Here’s a look at the Norton Center for the Arts season:
NEWLIN HALL SERIES
The series will feature Grammy winners, celebrities, rising stars, traditional orchestras and dance troupes.
Sept. 9: Robert Cray band and Shemekia Copeland band, 8 p.m. Cray is a Grammy Award-winning artist whose sound combines R&B, pop, rock, soul and traditional blues. Copeland has been ranked as one of the world’s top blues performers, and she has opened for the Rolling Stones. Hoffman said Cray helped the Blues Brothers get started. “It’s very accessible blues — very smooth,” he noted.
Sept. 23: “The Hills Are Alive,” by Brooklyn Rundfunk Orkestrata. The show has been described as “‘The Sound of Music’ songbook remade in a pop/rock style.”
Oct. 5: “Viva Brazil!,” by Luciana Souza Trio, 7:30 p.m. Grammy winner Souza is a leading singer in the jazz genre. The evening is described as “a seductive evening of traditional and contemporary Brazilian songs.” The group also does lyrical interpretations of Pablo Neruda’s poetry.
Oct. 22: “Cloris: A One-Woman Show,” by Cloris Leachman. The Homecoming Weekend performance is by a one-time Academy Award winner, nine-time Emmy Award winner, and 22-time Emmy nominee. At 85, Leachman brings to stage moments from her professional career and personal life. “She was the original Timmy’s mom in ‘Lassie,’” Hoffman noted.
Nov. 1: Yamato, the Drummers of Japan, 7:30 p.m. The ensemble travels all over the world with Japan’s traditional Wadaiko drums. Hoffman calls them “extremely interactive and theatrical” and the performance “Kodo meets Stomp.” “It’s high energy all the way.”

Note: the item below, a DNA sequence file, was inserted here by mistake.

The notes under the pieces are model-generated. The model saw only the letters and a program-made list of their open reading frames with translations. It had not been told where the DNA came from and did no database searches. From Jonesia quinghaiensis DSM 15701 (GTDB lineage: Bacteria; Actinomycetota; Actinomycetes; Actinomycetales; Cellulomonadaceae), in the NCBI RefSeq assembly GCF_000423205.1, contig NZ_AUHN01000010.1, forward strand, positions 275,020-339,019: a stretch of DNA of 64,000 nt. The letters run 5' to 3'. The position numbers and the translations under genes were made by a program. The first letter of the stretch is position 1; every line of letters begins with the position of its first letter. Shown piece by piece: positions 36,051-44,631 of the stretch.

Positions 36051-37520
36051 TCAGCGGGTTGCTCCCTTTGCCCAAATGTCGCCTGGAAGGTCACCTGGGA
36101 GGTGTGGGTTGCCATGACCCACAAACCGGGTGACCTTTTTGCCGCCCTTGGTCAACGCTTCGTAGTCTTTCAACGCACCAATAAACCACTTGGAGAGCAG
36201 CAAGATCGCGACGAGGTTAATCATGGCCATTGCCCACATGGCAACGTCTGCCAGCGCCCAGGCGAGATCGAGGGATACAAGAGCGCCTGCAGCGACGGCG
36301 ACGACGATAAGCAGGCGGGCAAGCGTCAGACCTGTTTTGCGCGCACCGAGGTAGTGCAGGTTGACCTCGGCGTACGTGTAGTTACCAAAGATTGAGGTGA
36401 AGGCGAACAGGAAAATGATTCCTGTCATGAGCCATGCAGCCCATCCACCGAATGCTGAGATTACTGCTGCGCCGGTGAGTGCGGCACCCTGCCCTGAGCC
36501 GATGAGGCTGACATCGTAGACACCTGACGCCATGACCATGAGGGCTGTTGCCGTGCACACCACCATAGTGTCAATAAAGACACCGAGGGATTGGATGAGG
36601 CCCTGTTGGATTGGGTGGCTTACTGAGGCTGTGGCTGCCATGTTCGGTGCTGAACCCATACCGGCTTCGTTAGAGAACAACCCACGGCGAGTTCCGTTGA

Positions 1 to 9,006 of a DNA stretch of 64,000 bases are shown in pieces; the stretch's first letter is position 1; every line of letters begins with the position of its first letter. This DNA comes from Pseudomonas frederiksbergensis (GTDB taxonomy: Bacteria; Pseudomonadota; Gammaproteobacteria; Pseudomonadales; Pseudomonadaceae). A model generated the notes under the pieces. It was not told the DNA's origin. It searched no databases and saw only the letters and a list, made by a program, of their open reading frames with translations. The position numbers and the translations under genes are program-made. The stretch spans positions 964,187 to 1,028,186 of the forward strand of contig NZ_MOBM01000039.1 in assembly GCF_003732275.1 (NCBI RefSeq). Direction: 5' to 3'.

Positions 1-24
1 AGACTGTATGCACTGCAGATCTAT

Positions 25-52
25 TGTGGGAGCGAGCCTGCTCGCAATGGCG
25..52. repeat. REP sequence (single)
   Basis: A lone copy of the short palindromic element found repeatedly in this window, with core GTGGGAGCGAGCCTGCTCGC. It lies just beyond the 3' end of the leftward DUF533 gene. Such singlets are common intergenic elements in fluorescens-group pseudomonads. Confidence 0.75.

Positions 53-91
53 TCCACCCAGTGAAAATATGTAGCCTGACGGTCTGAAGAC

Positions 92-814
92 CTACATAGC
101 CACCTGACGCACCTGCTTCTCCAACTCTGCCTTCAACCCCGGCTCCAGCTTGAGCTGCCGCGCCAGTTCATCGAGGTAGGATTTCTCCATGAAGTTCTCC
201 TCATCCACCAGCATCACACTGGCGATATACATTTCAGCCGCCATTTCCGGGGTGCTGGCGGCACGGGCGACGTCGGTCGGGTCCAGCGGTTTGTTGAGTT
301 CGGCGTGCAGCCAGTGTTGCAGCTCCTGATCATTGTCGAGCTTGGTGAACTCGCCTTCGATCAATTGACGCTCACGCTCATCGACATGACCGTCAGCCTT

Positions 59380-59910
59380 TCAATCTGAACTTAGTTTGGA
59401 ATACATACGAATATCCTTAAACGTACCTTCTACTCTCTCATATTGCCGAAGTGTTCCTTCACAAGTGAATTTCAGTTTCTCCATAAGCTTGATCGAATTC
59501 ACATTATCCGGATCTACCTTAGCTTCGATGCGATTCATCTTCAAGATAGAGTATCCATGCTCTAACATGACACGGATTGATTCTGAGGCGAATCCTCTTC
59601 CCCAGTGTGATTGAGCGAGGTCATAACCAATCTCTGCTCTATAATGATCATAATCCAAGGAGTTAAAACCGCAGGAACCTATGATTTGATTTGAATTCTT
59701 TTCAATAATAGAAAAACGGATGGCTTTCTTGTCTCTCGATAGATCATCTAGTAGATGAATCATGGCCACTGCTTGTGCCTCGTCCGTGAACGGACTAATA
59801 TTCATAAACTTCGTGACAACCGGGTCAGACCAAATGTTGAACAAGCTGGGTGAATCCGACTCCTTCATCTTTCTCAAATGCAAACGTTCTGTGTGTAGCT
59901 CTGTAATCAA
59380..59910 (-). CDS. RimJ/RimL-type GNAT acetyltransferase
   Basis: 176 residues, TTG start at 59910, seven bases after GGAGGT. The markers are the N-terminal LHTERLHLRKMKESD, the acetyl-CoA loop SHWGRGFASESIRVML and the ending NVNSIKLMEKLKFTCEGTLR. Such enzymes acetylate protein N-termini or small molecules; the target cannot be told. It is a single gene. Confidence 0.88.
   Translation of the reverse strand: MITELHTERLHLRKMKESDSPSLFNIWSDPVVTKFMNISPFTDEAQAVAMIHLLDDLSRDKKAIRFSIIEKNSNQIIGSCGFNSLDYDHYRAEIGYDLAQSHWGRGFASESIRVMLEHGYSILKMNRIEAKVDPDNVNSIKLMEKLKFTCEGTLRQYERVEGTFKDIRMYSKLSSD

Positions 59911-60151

Nov. 4: Dailey & Vincent, 8 p.m. Jamie Dailey and Darrin Vincent are considered a rising bluegrass duo. The New York Times has called them “the most celebrated new bluegrass act,” and they have won numerous Performance, Entertainer and Band of the Year awards during the past three years, including a 2011 Grammy nomination and seven Bluegrass Music Awards this year.
Nov. 18: Ballroom with a Twist, 8 p.m. The performance was created and choreographed by Louis Van Amstel, who is well-known for his work with “Dancing with the Stars.” Headlining the show will be Edyta Sliwinska and Alec Mazo of “Dancing with the Stars” fame, and “American Idol” singers will perform during the show.
Dec. 2: Judy Collins and Arlo Guthrie, 8 p.m. The renowned singers will present a holiday concert of seasonal favorites and classic hits. Hoffman said the two singers will perform individually as well as together.
Jan. 13: “Tschaikowski,” by St. Petersburg State Orchestra; Roman Leontiev, conductor, and Alexander Pirozhenko, pianist, 8 p.m. The program the acclaimed orchestra will present includes Wagner, Beethoven and Mahler. Hoffman called this a “big, robust evening” of music.